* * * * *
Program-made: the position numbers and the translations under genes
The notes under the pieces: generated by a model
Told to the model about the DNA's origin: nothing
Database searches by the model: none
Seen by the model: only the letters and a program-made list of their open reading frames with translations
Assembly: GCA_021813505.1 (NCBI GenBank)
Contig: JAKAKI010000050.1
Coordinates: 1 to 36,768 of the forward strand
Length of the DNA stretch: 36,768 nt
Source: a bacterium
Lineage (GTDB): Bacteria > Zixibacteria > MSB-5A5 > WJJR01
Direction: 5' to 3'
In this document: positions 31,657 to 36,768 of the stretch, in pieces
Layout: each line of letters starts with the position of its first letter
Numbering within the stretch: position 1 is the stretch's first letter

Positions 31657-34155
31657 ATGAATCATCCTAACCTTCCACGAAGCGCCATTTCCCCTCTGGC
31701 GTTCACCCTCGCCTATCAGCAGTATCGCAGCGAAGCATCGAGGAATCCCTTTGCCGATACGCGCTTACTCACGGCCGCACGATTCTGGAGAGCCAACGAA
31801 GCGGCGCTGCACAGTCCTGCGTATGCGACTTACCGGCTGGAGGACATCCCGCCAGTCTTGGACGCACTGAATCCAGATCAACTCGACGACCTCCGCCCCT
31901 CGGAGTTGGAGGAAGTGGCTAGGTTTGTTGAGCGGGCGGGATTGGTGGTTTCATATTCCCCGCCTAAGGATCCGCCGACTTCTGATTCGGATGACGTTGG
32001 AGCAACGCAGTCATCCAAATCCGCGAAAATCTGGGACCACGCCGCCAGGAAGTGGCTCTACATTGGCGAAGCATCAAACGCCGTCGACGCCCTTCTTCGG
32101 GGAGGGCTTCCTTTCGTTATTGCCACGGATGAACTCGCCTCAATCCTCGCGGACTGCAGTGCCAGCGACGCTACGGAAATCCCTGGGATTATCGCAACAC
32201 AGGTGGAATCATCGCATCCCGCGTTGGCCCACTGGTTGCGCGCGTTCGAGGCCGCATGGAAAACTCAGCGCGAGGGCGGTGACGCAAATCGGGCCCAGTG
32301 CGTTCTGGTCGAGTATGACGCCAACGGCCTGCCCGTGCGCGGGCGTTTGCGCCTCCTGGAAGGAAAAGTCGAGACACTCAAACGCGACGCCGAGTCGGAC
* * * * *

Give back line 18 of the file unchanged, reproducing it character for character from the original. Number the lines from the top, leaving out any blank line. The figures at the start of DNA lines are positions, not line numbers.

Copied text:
31701 GTTCACCCTCGCCTATCAGCAGTATCGCAGCGAAGCATCGAGGAATCCCTTTGCCGATACGCGCTTACTCACGGCCGCACGATTCTGGAGAGCCAACGAA